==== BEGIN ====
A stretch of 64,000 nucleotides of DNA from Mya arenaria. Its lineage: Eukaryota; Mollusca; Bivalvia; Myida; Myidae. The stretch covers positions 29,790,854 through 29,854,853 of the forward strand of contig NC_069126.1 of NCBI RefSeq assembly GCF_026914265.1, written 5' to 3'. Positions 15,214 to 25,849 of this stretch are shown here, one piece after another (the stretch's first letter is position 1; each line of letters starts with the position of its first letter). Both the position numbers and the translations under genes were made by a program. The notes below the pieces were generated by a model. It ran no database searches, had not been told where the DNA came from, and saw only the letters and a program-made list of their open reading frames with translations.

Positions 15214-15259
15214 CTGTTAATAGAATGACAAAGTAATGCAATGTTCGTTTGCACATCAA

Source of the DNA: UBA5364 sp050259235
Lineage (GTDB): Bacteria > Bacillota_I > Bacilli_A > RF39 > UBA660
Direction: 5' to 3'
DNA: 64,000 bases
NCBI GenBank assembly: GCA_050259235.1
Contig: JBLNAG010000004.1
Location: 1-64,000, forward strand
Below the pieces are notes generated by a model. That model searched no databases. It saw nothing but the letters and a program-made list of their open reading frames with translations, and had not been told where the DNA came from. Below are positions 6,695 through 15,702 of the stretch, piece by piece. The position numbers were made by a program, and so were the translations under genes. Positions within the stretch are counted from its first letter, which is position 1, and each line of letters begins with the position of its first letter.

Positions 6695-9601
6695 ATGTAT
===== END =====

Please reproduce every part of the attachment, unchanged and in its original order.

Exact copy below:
A stretch of 64,000 nucleotides of DNA from Mya arenaria. Its lineage: Eukaryota; Mollusca; Bivalvia; Myida; Myidae. The stretch covers positions 29,790,854 through 29,854,853 of the forward strand of contig NC_069126.1 of NCBI RefSeq assembly GCF_026914265.1, written 5' to 3'. Positions 15,214 to 25,849 of this stretch are shown here, one piece after another (the stretch's first letter is position 1; each line of letters starts with the position of its first letter). Both the position numbers and the translations under genes were made by a program. The notes below the pieces were generated by a model. It ran no database searches, had not been told where the DNA came from, and saw only the letters and a program-made list of their open reading frames with translations.

Positions 15214-15259
15214 CTGTTAATAGAATGACAAAGTAATGCAATGTTCGTTTGCACATCAA

Source of the DNA: UBA5364 sp050259235
Lineage (GTDB): Bacteria > Bacillota_I > Bacilli_A > RF39 > UBA660
Direction: 5' to 3'
DNA: 64,000 bases
NCBI GenBank assembly: GCA_050259235.1
Contig: JBLNAG010000004.1
Location: 1-64,000, forward strand
Below the pieces are notes generated by a model. That model searched no databases. It saw nothing but the letters and a program-made list of their open reading frames with translations, and had not been told where the DNA came from. Below are positions 6,695 through 15,702 of the stretch, piece by piece. The position numbers were made by a program, and so were the translations under genes. Positions within the stretch are counted from its first letter, which is position 1, and each line of letters begins with the position of its first letter.

Positions 6695-9601
6695 ATGTAT